If you follow up carefully, you may have already encountered some issues with this approach. It works extremely slowly and can only identify a limited number of known (supported) file formats. Most importantly, this approach assumes that disk sectors that follow the header of the file belong to that particular file, which is not always true. Files are not always saved one after the other. Instead, the operating system can write blocks to the first available clusters on disk. As a result, the file can be fragmented into multiple parts. Recovering fragmented files with signature lookup is a matter of success or failure: normally, short, defragmented files can be recovered without any problem, while long, fragmented files may not be recovered or damaged after recovery.

In practice, the signature search works pretty well. Most of the files that matter to the user are documents, images, and other similarly small files. Granted, a long video may not be recoverable, but a typical document or JPEG image is usually a size below the fragmentation threshold and is recovering quite well.

However, if fragmented files need to be recovered, the tool must combine the information that came from the file system and collected during the disk scan. For example, this allows you to exclude clusters that are already in use by other files, which, as we’ll see in the next chapter, greatly improves the chance of a successful recovery.

Use information from the file system to improve recovery quality

As we have seen, signature searching alone works great if there is no file system left on the hard disk, or if the file system is so badly damaged that it becomes unusable. In all other cases, information from the file system can greatly improve the quality of recovery.

Let’s take a big file that we need to recover. Suppose the file was fragmented (as is typical for larger files). If you simply use the signature search, only the first fragment of the file will be restored. The other fragments are not restored correctly. It is therefore important to determine which sectors on the disk belong to that particular file.

Windows and other operating systems determine which sectors belong to which file by listing records in the file system. File system records contain information about which sectors belong to which file.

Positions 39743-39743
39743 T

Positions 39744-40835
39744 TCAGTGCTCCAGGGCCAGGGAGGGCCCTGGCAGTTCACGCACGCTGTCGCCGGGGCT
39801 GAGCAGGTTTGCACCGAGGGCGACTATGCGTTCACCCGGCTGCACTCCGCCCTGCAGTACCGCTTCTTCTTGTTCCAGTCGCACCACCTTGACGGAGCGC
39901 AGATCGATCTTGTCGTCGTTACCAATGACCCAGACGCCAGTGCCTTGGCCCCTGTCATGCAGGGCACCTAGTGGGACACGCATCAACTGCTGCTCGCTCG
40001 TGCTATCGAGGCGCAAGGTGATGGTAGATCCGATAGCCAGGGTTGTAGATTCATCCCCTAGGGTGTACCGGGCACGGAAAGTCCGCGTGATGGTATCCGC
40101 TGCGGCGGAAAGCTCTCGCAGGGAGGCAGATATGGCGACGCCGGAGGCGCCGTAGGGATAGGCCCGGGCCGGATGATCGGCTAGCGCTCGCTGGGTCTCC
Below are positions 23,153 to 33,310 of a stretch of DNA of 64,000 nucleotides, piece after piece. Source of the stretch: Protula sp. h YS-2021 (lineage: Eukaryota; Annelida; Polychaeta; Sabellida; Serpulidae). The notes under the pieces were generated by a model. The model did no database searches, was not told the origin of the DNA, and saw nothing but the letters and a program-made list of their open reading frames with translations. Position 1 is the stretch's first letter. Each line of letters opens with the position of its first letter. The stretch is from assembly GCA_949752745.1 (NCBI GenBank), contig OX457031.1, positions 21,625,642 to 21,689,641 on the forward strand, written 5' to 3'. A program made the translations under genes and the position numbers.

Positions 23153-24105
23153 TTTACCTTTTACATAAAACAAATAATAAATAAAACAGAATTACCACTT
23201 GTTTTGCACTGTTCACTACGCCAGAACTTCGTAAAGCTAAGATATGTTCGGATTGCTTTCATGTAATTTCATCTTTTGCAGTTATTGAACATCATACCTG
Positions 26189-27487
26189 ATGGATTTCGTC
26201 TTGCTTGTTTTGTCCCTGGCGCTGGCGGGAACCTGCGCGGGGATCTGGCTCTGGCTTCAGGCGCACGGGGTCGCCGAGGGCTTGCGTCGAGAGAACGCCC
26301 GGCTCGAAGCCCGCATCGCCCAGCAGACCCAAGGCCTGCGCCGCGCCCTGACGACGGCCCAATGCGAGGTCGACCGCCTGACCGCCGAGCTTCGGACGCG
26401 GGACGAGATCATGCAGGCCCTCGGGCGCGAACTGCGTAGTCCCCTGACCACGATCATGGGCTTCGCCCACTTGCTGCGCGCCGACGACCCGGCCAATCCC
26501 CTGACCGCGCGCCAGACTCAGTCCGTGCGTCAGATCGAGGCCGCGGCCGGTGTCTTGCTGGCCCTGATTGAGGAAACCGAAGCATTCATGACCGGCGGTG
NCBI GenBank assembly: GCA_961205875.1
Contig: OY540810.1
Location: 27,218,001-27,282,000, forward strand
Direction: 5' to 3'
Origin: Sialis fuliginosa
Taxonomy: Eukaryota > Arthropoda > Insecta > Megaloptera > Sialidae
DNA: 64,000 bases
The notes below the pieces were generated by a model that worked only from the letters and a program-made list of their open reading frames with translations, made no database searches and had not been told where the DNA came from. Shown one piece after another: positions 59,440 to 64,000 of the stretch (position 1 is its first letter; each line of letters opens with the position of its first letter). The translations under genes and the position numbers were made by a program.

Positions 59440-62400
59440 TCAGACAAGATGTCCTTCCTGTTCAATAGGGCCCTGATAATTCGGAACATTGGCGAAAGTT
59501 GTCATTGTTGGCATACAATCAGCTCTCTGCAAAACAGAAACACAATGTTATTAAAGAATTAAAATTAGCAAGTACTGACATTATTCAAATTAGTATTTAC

Search for a file system: the partition system

Before we analyze the file system, we first have to identify and locate one. But before we search for a file system, let’s look at how Windows deals with partitions.

Windows describes disks with a partition system that contains one or more tables. Each table describes a single partition. The record contains the start address of the partition and its length. The partition type is also specified.
The hard drive is divided into three partitions with corresponding volume labels.
This table contains information about the type, beginning, and end of each partition.

To locate the file system, the data recovery tool must parse the partition table, if one is still available. But what if no partition table is left or the hard disk has been repartitioned and the new partition table no longer contains any information about the deleted volume? In this case, the tool searches the hard disk to identify all available file systems.

When searching for a file system, the algorithm assumes that each partition contains a file system. Most file systems can be identified by searching for a particular persistent signature. For example, the FAT file system is identified by values ​​recorded in the 510th and 511th bytes of the starting sectors. If the values ​​recorded in these addresses are “0x55” and “0xaa”, the tool will start a secondary check.

The secondary check allows the tool to ensure that the actual file system is found as opposed to random encounters. The secondary check checks certain values ​​used by the file system. For example, one of the records available in the FAT system indicates the number of sectors included in the cluster. This value is always represented with a power of two. It can be 1, 2, 4, 8, 16, 32, 64 or 128. If this address contains a different value, the structure is not a file system.

After we’ve found the file system, we can start analyzing the records. Our goal is to identify addresses of the physical sectors on the disk that contain data belonging to a deleted file. To do this, a data recovery algorithm searches the file system and enumerates its records.

In the FAT system, each file and directory has a corresponding record in the file system, a so-called directory entry. Directory entries contain information about the file, including name, attributes, start address, and length.

The contents of a file or directory are stored in blocks of the same length. These data blocks are called clusters. Each cluster contains a certain number of disk sectors. This number is a fixed value for each FAT volume. It is recorded in the appropriate file system structure.